You are currently viewing GST on housing society maintenance charges
GST on housing society maintenance charges

GST on housing society maintenance charges

Buyers must now pay the Goods and Services Tax (GST) on maintenance fees as well as the GST on any property acquisition. In this article, we will discuss ‘GST on housing society maintenance charges. On July 22, 2019, the government released Circular No.109/28/2019- GST, which addressed “Issues relating to GST on monthly subscription or contribution charged by a Residential Welfare Association (RWA) from its members.” An RWA collects maintenance fees and offers different services and goods for the common benefit of its members in a housing society or a residential complex.

The GST on maintenance charges would be 18 percent for apartment owners who paid more than Rs 7,500.

“In case the charges exceed Rs 7,500 per month per member, the entire amount is taxable,” the Finance Ministry said in a circular sent to field offices on how the RWA should compute GST payable. For example, if a member’s monthly maintenance fees are Rs 9,000, GST of 18 percent must be paid on the total sum of Rs 9,000, not on (Rs 9,000-Rs 7,500) = Rs 1,500,” it stated.

In terms of calculating the tax responsibility for a person who owns two or more flats in a housing society or residential complex, the Ministry stated that a monthly ceiling of Rs 7,500 per member will be imposed individually for each residential property owned by him. the residents’ welfare association (RWA) are also allowed to obtain GST input tax credit (ITC) on capital goods (generators, water pumps, lawn furniture, etc.), products (taps, pipes, various sanitary/hardware fills, etc.), and input services such as repair and maintenance services, according to the Ministry.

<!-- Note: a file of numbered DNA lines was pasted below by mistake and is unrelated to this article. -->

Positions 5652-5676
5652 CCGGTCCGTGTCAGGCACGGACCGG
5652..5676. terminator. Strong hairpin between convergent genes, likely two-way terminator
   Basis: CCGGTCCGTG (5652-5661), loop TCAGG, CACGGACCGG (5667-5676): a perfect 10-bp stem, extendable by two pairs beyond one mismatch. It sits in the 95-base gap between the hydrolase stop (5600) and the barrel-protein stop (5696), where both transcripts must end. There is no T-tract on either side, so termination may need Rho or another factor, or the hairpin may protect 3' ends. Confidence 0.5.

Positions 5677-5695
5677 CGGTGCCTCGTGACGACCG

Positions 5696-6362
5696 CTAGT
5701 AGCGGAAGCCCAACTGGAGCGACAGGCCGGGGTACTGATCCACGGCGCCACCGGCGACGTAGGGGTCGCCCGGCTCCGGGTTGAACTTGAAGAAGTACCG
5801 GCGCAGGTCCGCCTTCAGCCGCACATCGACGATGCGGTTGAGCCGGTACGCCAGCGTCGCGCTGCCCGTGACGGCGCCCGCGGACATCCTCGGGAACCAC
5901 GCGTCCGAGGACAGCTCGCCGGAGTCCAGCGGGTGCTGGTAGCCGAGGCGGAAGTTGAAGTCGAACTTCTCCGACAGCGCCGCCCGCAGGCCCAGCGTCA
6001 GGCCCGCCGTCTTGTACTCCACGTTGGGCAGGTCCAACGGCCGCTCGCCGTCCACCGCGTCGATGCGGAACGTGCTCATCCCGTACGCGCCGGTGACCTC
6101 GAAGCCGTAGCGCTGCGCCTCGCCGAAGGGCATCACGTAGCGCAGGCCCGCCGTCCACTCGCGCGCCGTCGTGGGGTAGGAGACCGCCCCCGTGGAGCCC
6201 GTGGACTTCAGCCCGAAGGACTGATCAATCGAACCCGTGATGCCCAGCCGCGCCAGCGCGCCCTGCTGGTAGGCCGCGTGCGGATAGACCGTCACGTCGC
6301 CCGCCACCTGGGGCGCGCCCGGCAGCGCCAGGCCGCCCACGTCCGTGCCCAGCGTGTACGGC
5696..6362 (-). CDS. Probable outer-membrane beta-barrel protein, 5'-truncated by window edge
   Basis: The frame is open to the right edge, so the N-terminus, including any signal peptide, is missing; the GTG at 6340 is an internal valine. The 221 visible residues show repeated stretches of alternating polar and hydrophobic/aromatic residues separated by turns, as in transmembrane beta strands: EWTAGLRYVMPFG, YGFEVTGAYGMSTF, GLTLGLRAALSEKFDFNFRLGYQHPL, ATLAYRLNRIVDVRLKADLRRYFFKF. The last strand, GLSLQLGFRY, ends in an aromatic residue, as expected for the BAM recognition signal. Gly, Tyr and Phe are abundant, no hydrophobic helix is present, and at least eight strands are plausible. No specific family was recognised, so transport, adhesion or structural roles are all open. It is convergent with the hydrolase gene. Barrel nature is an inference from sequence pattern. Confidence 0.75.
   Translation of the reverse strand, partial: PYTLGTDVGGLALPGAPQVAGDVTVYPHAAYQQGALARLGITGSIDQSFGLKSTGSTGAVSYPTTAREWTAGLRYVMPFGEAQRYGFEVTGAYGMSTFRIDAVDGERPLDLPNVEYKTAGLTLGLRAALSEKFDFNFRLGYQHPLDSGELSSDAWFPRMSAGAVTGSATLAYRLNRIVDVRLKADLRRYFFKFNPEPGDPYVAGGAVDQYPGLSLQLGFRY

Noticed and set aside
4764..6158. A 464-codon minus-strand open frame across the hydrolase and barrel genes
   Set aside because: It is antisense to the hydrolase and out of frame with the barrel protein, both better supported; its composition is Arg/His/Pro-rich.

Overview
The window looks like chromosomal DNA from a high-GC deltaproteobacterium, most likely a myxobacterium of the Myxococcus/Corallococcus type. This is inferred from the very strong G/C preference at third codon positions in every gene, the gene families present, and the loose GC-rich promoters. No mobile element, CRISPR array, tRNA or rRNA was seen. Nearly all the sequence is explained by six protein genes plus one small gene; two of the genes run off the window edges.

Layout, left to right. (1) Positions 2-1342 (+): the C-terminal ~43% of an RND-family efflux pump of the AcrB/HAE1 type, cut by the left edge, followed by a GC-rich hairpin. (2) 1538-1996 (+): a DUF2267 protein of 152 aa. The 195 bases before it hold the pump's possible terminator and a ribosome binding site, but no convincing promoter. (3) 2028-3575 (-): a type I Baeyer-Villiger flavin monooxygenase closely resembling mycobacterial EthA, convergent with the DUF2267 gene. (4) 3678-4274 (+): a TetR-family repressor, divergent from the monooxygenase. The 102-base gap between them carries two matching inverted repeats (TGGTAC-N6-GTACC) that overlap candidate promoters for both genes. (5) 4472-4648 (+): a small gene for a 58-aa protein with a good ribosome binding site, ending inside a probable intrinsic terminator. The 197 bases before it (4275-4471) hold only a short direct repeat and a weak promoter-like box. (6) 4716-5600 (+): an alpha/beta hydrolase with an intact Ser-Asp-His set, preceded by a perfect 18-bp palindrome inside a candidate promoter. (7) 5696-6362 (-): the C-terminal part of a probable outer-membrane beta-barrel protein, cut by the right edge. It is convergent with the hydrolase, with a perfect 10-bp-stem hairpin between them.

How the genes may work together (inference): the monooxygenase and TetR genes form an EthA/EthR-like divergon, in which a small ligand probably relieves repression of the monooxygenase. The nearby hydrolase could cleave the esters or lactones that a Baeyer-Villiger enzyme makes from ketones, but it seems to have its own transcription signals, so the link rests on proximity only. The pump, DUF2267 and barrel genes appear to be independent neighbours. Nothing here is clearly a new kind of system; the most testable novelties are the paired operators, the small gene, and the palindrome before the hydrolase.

When does GST apply to maintenance charges?

If the total amount of maintenance charges levied by the housing society exceeds Rs 20 lakhs in a financial year, the housing society must register under the GST legislation and get a registration number.

When computing the Rs 20 lakh limit, even exempt items like the recovery of property tax and utility payments from the member must be taken into account. A housing society is required to collect GST from its members if the sum of the charges during a financial year (whether subject to GST or not) exceeds Rs 20 lakhs.

Even though a housing society’s registration barrier is Rs 20 lakhs, it is not obligated to levy GST if the monthly maintenance rate for each flat or office does not exceed Rs 7,500.

As a result, in order to levy GST on maintenance payments from its members, the housing society must satisfy two conditions:

  1. The total amount of the society’s costs should surpass Rs 20 lakhs in a financial year, and
  2. the monthly maintenance price for each flat or office should be more than Rs 7,500.

The GST is levied on which component of maintenance charges?